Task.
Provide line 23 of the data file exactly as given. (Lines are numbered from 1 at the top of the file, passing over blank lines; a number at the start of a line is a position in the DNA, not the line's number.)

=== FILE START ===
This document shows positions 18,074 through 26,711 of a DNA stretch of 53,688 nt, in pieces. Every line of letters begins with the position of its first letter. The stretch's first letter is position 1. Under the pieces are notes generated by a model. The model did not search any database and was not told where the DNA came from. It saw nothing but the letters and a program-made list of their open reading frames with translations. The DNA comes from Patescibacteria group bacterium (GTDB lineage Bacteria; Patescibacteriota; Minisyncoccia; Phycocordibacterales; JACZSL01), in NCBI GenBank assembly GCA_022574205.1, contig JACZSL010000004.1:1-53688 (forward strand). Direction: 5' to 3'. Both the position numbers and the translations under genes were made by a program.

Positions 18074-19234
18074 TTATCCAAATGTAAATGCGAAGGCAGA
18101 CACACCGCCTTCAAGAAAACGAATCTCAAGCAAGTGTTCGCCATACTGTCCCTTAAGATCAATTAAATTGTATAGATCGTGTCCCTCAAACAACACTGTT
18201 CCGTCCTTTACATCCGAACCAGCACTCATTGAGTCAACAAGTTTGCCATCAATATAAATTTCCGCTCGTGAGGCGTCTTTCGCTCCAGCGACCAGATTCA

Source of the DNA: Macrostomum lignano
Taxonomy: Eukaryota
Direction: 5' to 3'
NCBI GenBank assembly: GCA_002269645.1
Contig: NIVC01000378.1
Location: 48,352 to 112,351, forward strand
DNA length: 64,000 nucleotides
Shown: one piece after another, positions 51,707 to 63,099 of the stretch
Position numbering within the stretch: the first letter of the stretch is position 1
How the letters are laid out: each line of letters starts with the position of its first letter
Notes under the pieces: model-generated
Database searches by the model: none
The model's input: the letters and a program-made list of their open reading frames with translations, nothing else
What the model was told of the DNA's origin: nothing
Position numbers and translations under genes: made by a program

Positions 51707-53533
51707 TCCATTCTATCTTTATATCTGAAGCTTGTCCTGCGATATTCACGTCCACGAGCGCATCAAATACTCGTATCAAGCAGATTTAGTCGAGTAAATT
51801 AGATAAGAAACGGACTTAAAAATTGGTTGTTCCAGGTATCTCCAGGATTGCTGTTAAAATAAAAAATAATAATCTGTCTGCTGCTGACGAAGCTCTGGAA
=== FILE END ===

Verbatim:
51801 AGATAAGAAACGGACTTAAAAATTGGTTGTTCCAGGTATCTCCAGGATTGCTGTTAAAATAAAAAATAATAATCTGTCTGCTGCTGACGAAGCTCTGGAA